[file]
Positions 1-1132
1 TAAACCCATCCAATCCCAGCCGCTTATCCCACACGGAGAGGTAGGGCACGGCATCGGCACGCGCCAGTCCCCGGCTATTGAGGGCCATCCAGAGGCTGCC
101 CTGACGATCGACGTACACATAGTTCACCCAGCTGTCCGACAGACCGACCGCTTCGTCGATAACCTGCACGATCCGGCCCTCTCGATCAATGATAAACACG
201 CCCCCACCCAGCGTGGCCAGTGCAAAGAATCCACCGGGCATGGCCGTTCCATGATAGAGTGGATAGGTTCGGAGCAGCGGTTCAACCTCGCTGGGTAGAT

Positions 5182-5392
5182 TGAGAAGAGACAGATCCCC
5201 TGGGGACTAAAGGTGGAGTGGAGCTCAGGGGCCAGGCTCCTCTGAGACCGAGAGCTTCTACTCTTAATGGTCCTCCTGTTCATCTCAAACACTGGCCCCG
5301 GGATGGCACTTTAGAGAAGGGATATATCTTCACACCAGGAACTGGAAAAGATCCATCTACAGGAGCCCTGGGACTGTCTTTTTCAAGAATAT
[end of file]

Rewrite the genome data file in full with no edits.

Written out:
Positions 1-1132
1 TAAACCCATCCAATCCCAGCCGCTTATCCCACACGGAGAGGTAGGGCACGGCATCGGCACGCGCCAGTCCCCGGCTATTGAGGGCCATCCAGAGGCTGCC
101 CTGACGATCGACGTACACATAGTTCACCCAGCTGTCCGACAGACCGACCGCTTCGTCGATAACCTGCACGATCCGGCCCTCTCGATCAATGATAAACACG
201 CCCCCACCCAGCGTGGCCAGTGCAAAGAATCCACCGGGCATGGCCGTTCCATGATAGAGTGGATAGGTTCGGAGCAGCGGTTCAACCTCGCTGGGTAGAT

Positions 5182-5392
5182 TGAGAAGAGACAGATCCCC
5201 TGGGGACTAAAGGTGGAGTGGAGCTCAGGGGCCAGGCTCCTCTGAGACCGAGAGCTTCTACTCTTAATGGTCCTCCTGTTCATCTCAAACACTGGCCCCG
5301 GGATGGCACTTTAGAGAAGGGATATATCTTCACACCAGGAACTGGAAAAGATCCATCTACAGGAGCCCTGGGACTGTCTTTTTCAAGAATAT